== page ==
As stewards of the industry, we often look back at why we started in trucking or what fond memories we had early on that made us who we are today. Riding in the truck with my dad as a kid, and later working with him side-by-side, are memories that I will never forget. This story is about a one-in-a-million opportunity that both father and son were recently made a part of.
Rusty Bradeen of Edgewood, WA began his trucking career in 1982 as a company driver. In 1986 he purchased his first truck – a 1973 KW W900A – and became an owner operator. For the most part, from 1986 until now, Rusty has been self-employed and currently runs a fleet of trucks that pull flatbeds between Washington and Oregon hauling primarily steel products.
Throughout his trucking career, Rusty has owned several Kenworths that have always stood out in a crowd. Most of these trucks have been ordered with oversize rebar in mind, so they have long wheelbases, not just for show, but for allowing overhang at the front of the 4-axle flatbeds he pulls. His latest truck, seen here, had a little different job in mind and became the most memorable of all his trucks.
This 2019 Kenworth W900L was ordered with a 565 Cummins, an 18-speed and 46,000 lb. rears on 8-bag air-ride. The wheelbase came in at 282 inches to make it versatile for pulling flatbeds, lowboys and other types of equipment trailers. The three-color paint job was done at the factory to match two other W900s Rusty owns, along with one W900L with a 62” sleeper, one W900B day cab and, most recently, a T680 with the same paint scheme.
Once the truck was delivered, the process of customizing it began. First, we shortened the battery box on the driver’s side to match the one on the passenger side, then painted the lids, along with the DEF and fuel tanks. This new KW also received a custom painted cab guard, as well. The rear cross-member was also recessed for the air and electrical lines, along with the custom deck plate, hydraulic tank and cab guard. No matter the task, this truck will look good doing it! Clean, sanitary and not over-done has been a Bradeen theme for many years, and this truck is no exception. All these details aside, let’s get down to the meaningful part of this story.
Rusty Bradeen Trucking has been a family affair for many years. Rusty’s wife Cindy, daughter Amanda and son Hunter have all been involved one way or another with the business, but one of the most memorable moments happened in front of me last year when this truck went down the assembly line. Rusty had ordered the new truck from me while Hunter was attending college at Montana State University in Bozeman, Montana, for Mechanical Engineering. While the order was in process, Hunter had the opportunity to do his internship at the Kenworth Truck Company plant in Renton, WA, where his dad’s next truck (the Kenworth seen here) would later be built.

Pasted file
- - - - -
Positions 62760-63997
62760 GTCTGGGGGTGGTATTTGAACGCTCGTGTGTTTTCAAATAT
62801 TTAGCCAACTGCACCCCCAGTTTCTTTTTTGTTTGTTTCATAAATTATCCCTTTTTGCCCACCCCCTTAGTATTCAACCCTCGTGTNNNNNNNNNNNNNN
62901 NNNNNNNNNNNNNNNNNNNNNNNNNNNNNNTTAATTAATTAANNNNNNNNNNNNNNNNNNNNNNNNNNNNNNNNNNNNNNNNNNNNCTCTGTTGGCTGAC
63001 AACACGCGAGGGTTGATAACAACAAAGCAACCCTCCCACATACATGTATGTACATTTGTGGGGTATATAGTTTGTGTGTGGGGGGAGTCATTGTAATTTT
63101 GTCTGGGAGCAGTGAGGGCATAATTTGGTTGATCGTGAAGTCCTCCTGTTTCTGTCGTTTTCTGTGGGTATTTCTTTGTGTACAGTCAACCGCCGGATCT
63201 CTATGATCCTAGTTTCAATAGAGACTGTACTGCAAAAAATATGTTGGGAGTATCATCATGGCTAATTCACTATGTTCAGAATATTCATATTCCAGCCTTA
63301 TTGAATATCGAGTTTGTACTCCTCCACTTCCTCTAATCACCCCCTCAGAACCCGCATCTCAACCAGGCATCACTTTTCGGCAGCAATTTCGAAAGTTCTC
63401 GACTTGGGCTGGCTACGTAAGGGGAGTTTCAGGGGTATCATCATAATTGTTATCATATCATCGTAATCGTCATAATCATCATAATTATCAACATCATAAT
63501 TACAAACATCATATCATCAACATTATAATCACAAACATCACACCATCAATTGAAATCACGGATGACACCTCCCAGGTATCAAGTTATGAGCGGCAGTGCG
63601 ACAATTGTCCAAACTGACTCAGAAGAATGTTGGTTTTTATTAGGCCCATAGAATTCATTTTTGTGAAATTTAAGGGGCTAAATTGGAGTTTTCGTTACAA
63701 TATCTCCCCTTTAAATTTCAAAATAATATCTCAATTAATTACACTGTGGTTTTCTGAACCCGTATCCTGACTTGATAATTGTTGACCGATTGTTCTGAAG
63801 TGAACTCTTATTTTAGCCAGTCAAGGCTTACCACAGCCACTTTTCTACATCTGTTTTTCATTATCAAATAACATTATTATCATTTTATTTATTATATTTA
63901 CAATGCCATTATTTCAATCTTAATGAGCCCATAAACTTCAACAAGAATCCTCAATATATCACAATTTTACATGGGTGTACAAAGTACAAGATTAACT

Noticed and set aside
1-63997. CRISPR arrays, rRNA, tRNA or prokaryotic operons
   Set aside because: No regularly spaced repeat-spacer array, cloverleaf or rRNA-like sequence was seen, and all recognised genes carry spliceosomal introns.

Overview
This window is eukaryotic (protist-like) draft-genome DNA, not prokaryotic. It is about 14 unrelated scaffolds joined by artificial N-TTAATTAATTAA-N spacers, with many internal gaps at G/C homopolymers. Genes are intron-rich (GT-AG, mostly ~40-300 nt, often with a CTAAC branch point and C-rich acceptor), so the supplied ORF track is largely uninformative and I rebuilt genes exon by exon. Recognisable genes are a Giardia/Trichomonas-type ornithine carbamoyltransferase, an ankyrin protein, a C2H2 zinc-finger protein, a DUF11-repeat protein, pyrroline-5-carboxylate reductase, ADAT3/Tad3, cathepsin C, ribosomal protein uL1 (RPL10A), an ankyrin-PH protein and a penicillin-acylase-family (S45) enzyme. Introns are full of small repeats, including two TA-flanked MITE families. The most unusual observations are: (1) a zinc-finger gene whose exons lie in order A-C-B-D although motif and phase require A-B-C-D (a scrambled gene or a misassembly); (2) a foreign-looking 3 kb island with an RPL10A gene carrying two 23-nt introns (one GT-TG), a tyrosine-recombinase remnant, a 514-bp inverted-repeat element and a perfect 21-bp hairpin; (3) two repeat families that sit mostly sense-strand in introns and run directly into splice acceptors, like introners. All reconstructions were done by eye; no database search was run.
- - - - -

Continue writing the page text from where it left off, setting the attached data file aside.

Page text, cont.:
We all knew that the timing of Hunter doing his internship and the truck heading down the assembly line at the same time would be very unlikely, but with a twist of fate, the truck rolled down the line on the last day of his internship. I had been working closely with my DSM to try to make this an extra special build by having Hunter make his mark on the cab before he went back to school, but never would have imagined that he would actually get to be a part of the building process of his dad’s newest Kenworth.
Usually, timing the truck’s whereabouts on the line is hard enough, but to get to watch Rusty start the truck for the first time, along with watching his son install the tires on the truck, was something I will never forget. The warm reception everyone gave Rusty and Cindy as we viewed his truck was unlike any other plant tour I have been involved with. It was so cool to see how the staff at Kenworth truly appreciated Hunter’s time there, along with being a part of something so special.
Since the assembly of Rusty’s W900L, Hunter has become part of the Kenworth Truck Company family as an Engineer. His passion for trucks (like his dad) and experience with the product has given Hunter an exciting opportunity. My special thanks to the staff at Kenworth who went above and beyond the day-to-day protocol during this tour. It is so neat to see that people still take pride in their work and can see that these trucks are not just another tool. It made this day, and truck build, one that we will never forget, and a reminder of why we do what we do, in whatever capacity that might be.